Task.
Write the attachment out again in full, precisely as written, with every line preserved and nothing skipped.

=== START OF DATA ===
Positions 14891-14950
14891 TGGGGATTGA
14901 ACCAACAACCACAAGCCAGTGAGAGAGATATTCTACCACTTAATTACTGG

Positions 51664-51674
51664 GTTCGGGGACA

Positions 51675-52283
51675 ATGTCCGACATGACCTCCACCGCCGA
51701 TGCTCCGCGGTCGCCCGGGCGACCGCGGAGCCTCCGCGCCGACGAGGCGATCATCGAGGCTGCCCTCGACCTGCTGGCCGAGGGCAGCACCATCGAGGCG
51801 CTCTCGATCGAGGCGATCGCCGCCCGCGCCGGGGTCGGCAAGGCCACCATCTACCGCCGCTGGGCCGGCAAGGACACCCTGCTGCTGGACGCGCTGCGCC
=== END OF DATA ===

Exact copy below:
Positions 14891-14950
14891 TGGGGATTGA
14901 ACCAACAACCACAAGCCAGTGAGAGAGATATTCTACCACTTAATTACTGG

Positions 51664-51674
51664 GTTCGGGGACA

Positions 51675-52283
51675 ATGTCCGACATGACCTCCACCGCCGA
51701 TGCTCCGCGGTCGCCCGGGCGACCGCGGAGCCTCCGCGCCGACGAGGCGATCATCGAGGCTGCCCTCGACCTGCTGGCCGAGGGCAGCACCATCGAGGCG
51801 CTCTCGATCGAGGCGATCGCCGCCCGCGCCGGGGTCGGCAAGGCCACCATCTACCGCCGCTGGGCCGGCAAGGACACCCTGCTGCTGGACGCGCTGCGCC